Sarah Ann Weber: Scenic View
Club Pro, Los Angeles
By Shana Nys Dambrot
Through July 12th
Unapologetically beautiful but also a bit awkward; florid and verdant and teeming with floras and arboreals, rendered in a rather sickly sweet palette — the unnatural Nature of Sarah Ann Weber’s Scenic View offers dystopian idylls, in landscapes of refuge and abundance, cultivated with equal parts observation and fantasy.
In her large-scale oil paintings, scenes arise from profusions of brushstrokes, urgent, wet, heavy, dry, drag, splatter, wedge, splotch, impasto, aura. Layer upon layer of mellifluous gestures build up and expand to saturate wild atmospheric scenes of overgrown gardens and wooded hillsides. With shades of Joan Mitchell, Cecily Brown, Claude Monet, and a sort of raw deconstruction of Henri Rousseau, Weber’s special gift is for evoking and recreating the organic tumult of fecund places in the most convincing manner despite her aesthetic of near-abstraction, animated in her paintings with the chaotic spirit of actionist expressionism. The paintings don’t so much look like nature as feel like weird poems about nature, or dreams of it.
There’s a mythological, Garden of Eden, Land of the Lost quality to the scenes, almost a science-fiction sensibility, in that way of cinematic portrayals of parallel, ancient, or alien landscapes — recognizably exotic leaf and stalk shapes with topsy-turvy coloration to let you know you’re not in Kansas anymore. Except, the deserts, mountains, and cultivated gardens of Southern California are populated by just those kinds of eccentric botanical lifeforms. Try as she might to let her imagination run wild, in the end, Weber need only go outside to find herself lost in just the sort of places she dreams up in her elaborate, abundant, sublimely successful compositions.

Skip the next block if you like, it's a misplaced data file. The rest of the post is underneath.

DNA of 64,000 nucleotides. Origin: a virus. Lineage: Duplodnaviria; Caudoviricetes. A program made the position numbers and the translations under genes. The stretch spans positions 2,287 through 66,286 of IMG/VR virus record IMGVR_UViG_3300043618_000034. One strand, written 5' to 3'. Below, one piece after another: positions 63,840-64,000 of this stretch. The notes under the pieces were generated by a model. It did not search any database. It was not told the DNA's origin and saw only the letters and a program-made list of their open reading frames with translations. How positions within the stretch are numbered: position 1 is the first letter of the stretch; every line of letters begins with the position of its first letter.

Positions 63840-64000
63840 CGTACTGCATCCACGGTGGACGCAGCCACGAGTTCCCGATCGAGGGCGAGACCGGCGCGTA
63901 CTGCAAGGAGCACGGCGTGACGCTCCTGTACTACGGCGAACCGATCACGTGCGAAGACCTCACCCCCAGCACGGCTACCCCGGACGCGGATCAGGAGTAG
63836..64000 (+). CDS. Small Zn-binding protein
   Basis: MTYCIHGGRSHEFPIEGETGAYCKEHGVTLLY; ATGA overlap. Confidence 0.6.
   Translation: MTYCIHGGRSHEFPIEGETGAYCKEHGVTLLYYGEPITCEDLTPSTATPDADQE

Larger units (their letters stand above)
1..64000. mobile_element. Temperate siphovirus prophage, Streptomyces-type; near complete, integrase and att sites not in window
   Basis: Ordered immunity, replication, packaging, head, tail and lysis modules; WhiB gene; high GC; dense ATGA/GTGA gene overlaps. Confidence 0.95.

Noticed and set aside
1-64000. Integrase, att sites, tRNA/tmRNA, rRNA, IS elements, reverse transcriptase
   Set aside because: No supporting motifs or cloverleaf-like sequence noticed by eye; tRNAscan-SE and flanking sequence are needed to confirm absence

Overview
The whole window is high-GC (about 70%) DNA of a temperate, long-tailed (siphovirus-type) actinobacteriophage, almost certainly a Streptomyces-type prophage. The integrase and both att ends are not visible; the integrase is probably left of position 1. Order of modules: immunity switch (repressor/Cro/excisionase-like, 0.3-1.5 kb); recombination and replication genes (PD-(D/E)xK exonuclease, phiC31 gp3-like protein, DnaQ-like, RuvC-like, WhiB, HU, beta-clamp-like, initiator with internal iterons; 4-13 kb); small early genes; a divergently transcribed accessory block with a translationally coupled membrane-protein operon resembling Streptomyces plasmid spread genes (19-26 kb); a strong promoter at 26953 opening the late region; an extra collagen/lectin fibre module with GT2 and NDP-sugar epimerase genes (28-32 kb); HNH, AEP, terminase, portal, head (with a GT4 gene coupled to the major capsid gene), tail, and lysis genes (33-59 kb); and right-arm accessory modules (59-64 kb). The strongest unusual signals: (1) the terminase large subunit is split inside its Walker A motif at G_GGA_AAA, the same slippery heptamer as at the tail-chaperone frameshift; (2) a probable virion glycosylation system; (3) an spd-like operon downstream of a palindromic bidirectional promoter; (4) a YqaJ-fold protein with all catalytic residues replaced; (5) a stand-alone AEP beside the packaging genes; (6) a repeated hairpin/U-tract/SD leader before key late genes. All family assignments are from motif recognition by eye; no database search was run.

Weber collaborated with the gallery to construct a wide viewing bench in the center of the room, painted a light shade of dusty pink, and embedded with vitrines. In those, viewers discover thousands of pastel-colored flower petals — made of fondant, the hard-sugar elements used to decorate cakes — which tumble and rot like real roses. Having spotted them, the viewer’s gaze then returns to the paintings, where they notice again the cascading motif of falling petals, in the same hi-fructose color gradients, defining and veiling the pictorial space at the same time. Weber studied at the Art Institute of Chicago, and her family owned a bakery in a Chicago suburb — and simple though it sounds, that particular spark of art history and autobiography makes for an emotionally articulate aspect of the Scenic View installation.
The color pencil drawings are the true revelations of an already-strong show. These quite large works on paper choreograph a deeply impossible amount of detail and are nothing short of breathtaking in their strange riots of omnivorous beauty. Though on paper these are in no way sketches or preparations for the canvases; rather they are their counterparts, fully realized unto themselves. Negative space is at a premium, but nevertheless a pastoral, picturesque balance is achieved — an underlying fractal orderliness sensed rather than seen. A heady warmth permeates the scenes of aliveness, and again as with the paintings, the undeniable naturalism is in truth optically quite unnatural. But absolutely unlike the paintings, in the drawings, her shapes are clean, crisp, precise, defined, focused. Their layers are genteel; in all the vast cosmos of finely-tuned detail not one single leaf or stem intrudes upon another. Each drawing takes about as long to make as it takes a garden to grow, and somehow the fullness of time enrichens the depth of their blossoming. But in the end, both the paintings and the drawings in their different ways transcend the confines of pictorialism entirely and end up being every inch about artistry as a conceptual, technical, artificial pursuit — being pictures that are not only of their subjects, but also about themselves.
Club Pro Hours: Wed, Sat-Sun, 12-4pm